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Travel 12 Breathtaking Shots of North Sailing's Expedition in Greenland

12 Breathtaking Shots of North Sailing's Expedition in Greenland

12 Breathtaking Shots of North Sailing's Expedition in Greenland
Built in 1918 according to Danish shipbuilding traditions, the Donna Wood was originally a lighthouse ship but was restored in the 1990s to withstand expeditions. Part of the North Sailing fleet, this oak ship is equipped to traverse the icy waters of Greenland
By Kissa Castañeda
February 25, 2020
Virgin landscapes, sculptural glaciers and striking fjords—nowhere is the raw power of Mother Nature as mesmerising as it is in Greenland, which is best discovered through an old-school sailing expedition

1/12 Float On

An aerial view of Rødeø (Red Island), one of the most picturesque spots in Kangertittivaq (Scoresby Sund)—the world’s largest fjord, located on Greenland’s eastern coast. Massive icebergs tend to get stuck in Scoresby Sund’s shallow channels resulting in an otherworldly scene.

(Related: 5 Breathtaking Destinations To Add To Your Travel Bucket List)

2/12 A Quiet Place

North Sailing’s Schooner Opal ventures into King Oscar Fjord, another magnificent site in East Greenland. Made of oak, the sailing boat features a hybrid electric engine that allows it to glide through the gunmetal waters of the world’s largest island in relative silence.

(Related: Our Review Of A Luxury Cruise In Iceland: See Puffins, Glaciers And More With Ventures By Seabourn)

3/12 Broader Horizon

Heidar, the captain of the Schooner Opal, observing the ice situation in the Arctic Sea and scanning the surroundings for endemic wildlife.

4/12 Bygone Days

An expedition journal, found in one of the small cabins on Greenland’s coastal settlements, with entries dating back to 1953.

5/12 Picture Within A Picture

A shot of the vessel using a Rolleiflex camera.

6/12 Charting A Path

The North Sailing crew adding information on the route.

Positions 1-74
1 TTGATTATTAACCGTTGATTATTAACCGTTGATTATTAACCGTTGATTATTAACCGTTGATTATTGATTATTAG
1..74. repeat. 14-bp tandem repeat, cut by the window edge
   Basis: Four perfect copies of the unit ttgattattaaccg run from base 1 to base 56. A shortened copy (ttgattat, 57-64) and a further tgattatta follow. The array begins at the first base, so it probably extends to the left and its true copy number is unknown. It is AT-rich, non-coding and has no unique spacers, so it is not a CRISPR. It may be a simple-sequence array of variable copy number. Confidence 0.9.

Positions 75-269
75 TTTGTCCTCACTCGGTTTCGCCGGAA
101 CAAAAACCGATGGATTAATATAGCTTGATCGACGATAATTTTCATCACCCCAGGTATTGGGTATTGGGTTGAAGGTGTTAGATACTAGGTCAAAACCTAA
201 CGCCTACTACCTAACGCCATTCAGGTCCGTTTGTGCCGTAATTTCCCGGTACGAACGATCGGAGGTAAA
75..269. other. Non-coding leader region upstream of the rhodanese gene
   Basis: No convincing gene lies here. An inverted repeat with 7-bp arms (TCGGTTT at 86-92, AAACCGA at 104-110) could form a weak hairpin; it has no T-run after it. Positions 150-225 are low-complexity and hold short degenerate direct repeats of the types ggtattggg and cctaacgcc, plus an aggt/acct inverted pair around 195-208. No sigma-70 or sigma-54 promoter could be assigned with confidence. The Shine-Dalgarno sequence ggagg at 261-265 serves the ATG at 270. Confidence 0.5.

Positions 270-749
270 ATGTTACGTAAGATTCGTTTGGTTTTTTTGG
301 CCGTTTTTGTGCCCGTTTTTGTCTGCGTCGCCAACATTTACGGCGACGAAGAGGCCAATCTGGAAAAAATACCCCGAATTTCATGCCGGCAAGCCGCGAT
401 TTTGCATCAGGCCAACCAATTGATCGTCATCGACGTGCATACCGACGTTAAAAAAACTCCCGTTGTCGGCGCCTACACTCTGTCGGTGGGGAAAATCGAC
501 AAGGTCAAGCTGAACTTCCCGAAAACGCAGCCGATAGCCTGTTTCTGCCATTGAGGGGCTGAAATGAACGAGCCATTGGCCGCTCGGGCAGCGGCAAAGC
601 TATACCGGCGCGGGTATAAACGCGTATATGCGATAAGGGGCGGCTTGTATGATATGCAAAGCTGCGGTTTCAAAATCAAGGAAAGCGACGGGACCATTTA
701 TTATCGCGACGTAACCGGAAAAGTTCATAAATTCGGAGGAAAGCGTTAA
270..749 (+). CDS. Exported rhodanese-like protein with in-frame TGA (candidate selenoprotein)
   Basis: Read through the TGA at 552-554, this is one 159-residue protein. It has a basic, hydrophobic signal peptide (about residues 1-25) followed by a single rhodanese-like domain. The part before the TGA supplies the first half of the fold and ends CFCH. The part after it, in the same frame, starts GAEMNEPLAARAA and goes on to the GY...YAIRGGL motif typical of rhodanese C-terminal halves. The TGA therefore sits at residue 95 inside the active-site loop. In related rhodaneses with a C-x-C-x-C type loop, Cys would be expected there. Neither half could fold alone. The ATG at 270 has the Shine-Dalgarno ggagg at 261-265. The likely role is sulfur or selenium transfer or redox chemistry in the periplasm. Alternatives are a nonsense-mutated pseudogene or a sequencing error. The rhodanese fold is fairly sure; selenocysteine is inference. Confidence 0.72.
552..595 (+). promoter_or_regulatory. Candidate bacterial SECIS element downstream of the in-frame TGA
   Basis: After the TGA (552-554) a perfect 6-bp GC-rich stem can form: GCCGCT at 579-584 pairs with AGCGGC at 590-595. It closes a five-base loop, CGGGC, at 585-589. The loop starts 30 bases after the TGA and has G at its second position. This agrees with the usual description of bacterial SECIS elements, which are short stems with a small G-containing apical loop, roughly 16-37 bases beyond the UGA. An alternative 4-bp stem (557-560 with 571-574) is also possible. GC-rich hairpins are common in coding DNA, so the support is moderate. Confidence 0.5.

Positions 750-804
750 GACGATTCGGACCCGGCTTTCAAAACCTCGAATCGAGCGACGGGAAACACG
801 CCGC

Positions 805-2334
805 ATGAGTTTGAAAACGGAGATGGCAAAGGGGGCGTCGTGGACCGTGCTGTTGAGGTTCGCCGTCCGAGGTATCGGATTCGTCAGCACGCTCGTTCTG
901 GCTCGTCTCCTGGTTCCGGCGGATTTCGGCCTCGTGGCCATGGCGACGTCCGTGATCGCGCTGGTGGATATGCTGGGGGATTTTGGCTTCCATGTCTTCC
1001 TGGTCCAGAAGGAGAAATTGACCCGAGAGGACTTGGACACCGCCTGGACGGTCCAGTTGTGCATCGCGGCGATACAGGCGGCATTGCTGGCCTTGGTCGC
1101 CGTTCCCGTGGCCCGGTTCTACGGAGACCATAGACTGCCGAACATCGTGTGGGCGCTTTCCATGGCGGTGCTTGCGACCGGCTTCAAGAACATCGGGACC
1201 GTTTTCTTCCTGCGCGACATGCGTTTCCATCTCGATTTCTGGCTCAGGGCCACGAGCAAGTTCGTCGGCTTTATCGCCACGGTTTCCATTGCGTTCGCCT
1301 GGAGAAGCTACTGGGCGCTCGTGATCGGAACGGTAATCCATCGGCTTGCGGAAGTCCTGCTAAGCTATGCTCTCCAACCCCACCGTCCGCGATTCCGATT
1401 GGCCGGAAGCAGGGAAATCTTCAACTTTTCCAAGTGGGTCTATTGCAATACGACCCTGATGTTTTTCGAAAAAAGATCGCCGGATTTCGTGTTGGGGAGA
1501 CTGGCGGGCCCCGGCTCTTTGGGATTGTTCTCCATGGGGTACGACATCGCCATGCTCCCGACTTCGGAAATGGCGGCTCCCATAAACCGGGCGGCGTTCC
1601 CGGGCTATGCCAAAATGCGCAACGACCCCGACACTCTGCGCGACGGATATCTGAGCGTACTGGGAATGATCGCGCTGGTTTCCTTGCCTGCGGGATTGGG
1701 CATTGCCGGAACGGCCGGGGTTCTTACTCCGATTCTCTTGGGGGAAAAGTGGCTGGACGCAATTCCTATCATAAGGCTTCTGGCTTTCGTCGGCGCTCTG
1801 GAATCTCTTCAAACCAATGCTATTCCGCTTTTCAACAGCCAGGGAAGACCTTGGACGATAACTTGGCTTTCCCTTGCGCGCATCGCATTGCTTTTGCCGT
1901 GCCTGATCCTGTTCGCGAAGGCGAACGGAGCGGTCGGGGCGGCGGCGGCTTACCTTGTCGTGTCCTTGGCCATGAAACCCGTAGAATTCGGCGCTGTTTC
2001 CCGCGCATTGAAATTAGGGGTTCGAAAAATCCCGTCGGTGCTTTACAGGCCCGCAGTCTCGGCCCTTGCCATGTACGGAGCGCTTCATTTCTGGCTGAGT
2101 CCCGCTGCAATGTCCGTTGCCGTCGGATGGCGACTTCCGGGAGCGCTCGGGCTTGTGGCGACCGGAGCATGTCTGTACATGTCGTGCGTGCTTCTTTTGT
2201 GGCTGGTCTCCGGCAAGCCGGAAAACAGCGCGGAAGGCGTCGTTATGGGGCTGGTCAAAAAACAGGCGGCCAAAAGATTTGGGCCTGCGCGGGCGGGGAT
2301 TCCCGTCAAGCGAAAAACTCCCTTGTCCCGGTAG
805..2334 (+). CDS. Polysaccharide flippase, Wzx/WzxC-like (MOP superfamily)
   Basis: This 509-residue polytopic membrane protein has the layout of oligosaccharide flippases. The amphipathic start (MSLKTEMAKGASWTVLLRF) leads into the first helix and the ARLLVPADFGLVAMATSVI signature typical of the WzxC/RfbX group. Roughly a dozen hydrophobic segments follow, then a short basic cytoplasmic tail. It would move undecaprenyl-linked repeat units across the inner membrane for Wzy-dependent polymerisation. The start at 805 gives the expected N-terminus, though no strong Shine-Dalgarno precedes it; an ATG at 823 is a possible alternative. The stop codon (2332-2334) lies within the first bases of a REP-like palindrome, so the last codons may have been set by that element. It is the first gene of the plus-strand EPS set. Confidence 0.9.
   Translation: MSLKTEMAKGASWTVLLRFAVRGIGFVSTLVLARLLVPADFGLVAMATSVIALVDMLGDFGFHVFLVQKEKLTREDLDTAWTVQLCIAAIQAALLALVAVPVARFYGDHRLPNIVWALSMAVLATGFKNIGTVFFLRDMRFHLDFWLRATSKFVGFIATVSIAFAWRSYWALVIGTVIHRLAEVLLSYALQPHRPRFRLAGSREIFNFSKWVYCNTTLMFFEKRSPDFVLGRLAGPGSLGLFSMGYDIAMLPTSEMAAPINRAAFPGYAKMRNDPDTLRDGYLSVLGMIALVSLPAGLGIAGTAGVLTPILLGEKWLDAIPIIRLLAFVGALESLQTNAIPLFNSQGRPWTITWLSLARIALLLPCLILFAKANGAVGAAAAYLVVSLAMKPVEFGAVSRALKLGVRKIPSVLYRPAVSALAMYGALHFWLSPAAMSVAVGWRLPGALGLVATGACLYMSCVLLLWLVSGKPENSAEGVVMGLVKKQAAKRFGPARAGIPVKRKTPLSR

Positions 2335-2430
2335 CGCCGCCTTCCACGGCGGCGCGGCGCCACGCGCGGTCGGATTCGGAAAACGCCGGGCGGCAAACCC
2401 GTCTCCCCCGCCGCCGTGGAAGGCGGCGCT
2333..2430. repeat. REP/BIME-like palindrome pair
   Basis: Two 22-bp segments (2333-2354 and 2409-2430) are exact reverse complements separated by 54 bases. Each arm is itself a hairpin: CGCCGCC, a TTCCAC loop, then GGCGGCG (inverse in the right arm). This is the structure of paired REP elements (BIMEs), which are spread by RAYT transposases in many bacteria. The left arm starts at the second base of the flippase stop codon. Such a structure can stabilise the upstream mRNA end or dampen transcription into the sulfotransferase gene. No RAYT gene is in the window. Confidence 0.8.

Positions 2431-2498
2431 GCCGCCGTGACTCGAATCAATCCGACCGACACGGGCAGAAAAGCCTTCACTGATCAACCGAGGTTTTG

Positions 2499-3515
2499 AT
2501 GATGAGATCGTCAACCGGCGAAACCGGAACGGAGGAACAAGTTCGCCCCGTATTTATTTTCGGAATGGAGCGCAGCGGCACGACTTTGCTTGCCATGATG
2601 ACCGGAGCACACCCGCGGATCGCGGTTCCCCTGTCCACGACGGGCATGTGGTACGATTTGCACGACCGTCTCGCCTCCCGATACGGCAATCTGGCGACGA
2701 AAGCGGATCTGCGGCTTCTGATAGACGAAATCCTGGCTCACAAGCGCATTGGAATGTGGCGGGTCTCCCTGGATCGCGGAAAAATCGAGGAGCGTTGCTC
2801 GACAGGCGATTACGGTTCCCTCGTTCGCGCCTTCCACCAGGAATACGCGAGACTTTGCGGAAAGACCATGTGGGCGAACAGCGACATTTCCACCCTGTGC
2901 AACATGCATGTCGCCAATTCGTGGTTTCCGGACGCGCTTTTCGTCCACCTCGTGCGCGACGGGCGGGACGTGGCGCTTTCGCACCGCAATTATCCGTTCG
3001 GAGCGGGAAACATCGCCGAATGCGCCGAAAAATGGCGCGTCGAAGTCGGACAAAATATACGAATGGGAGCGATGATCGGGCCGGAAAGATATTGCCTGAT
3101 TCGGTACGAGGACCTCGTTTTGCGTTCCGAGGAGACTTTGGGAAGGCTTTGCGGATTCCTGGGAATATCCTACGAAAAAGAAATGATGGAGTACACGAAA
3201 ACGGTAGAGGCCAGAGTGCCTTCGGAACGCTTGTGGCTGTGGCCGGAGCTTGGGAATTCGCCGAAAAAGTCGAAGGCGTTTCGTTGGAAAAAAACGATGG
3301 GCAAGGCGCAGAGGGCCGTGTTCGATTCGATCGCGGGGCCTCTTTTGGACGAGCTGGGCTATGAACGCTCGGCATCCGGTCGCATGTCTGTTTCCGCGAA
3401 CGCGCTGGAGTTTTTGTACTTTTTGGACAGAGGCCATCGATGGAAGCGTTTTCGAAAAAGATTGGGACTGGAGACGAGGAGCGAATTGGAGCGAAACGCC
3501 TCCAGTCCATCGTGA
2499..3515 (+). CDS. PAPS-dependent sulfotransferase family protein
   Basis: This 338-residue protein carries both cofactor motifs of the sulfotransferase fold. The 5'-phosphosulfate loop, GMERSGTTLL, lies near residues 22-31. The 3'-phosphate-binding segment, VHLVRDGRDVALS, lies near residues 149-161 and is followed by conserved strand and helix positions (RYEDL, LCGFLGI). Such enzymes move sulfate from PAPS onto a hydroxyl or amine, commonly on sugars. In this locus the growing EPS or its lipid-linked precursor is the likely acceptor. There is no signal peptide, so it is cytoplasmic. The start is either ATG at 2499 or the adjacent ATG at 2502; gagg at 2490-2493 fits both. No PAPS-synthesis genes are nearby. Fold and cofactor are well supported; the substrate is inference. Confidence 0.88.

7/12 Exposed To The Elements

Unpredictable weather is one of the constants when cruising in Greenland.

8/12 Edge of the World

A view of Ittoqqortoomit, formerly known as Scoresbysund, a settlement said to be the most remote inhabited town in the western hemisphere. Getting there is an adventure in itself—while its human population numbers in the hundreds, there is plenty of wildlife to be found on the 18,000km stretch of rugged coastline.

(Related: What's The Best Part About Visiting Remote Travel Destinations?)

9/12 Mystery Skulls

Arthur, the chef on board the Schooner Opal, holding a musk ox skull.

10/12 Mystic Waters

When sailing into a fjord, it’s quite common to encounter lone icebergs dotting the waters. Set against a towering ochre landscape, the stark contrast makes for a spellbinding view.

11/12 Snow Piercer

Sculptural ice formations—like this 10-metre-high iceberg with an arch that looks big enough for a vessel to pass through it—appear serene, but these fragile icescapes can fall down at any second.

(Related: The Most Instagram-Worthy Spots In The World)

12/12 Frozen In Time

Getting close to a glacial ice sheet in King Oscar Fjord, where the ice walls can reach over seven metres high. Due to climate change, Greenland is losing ice seven times faster than it did 30 years ago.

  • Photography Nick Bondarev

Tags

Travel Greenland Sailing Photography North Sailing Mother Nature

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